From the Times: Shaw’s fascination with Stalin

12 Sep

“But underlying all of this, there was an even stronger impulse: the fantasy of Russia itself. Long before the Bolshevik Revolution gave the dream a very particular political content, Shaw was primed to expect a global spiritual resurrection that would begin in Russia. This hope was not as fanciful as it may now seem: In the late 19th century, when Shaw’s political and artistic consciousness was being formed, Russian music, drama and literature were at the leading edge of modern Western culture. [My emphasis.]  As he later wrote to Maxim Gorky, “I myself am as strongly susceptible as anyone to the fascination of the Russian character as expressed by its art and personally by its artists.”’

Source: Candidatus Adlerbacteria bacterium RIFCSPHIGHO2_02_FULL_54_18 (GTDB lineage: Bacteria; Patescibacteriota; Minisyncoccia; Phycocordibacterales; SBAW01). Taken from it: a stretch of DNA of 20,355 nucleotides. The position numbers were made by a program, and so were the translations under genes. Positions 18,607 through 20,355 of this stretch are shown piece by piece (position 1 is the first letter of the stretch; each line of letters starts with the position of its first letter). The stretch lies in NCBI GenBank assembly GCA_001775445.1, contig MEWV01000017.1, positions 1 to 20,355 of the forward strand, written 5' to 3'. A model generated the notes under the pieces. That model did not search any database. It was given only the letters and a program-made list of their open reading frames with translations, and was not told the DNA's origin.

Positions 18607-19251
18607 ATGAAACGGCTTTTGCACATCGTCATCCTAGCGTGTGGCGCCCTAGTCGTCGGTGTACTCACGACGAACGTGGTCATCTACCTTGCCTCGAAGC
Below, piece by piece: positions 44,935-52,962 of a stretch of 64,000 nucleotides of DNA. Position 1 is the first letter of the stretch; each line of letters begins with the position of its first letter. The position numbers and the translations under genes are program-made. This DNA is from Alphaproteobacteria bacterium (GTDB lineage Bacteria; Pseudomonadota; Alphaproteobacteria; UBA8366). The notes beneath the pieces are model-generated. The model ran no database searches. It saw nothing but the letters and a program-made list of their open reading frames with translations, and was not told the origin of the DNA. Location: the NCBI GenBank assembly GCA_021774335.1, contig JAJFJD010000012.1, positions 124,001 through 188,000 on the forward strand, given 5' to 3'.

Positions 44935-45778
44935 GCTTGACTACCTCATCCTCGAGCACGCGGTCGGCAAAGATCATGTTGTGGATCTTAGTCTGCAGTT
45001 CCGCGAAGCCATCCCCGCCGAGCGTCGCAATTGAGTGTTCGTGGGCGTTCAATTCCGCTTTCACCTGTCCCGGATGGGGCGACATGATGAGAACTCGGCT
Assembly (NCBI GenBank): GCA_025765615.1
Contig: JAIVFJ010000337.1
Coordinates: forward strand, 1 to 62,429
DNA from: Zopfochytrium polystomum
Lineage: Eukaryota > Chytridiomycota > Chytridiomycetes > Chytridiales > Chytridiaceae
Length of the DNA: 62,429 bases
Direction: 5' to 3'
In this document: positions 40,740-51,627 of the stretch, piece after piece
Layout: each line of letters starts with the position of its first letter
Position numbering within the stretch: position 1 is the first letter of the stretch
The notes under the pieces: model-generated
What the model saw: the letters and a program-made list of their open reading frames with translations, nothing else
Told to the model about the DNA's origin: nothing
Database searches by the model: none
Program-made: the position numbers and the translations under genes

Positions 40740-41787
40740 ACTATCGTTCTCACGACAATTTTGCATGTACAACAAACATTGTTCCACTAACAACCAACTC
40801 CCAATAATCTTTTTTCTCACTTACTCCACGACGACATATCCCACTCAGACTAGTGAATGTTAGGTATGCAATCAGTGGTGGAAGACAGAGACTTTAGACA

When you’ve understood the urgency with which a mediaeval theocracy at the edge of the world moved to center stage of European culture in little more than a century, you’ve understood most of what’s Russian: then and — maybe more importantly — now.

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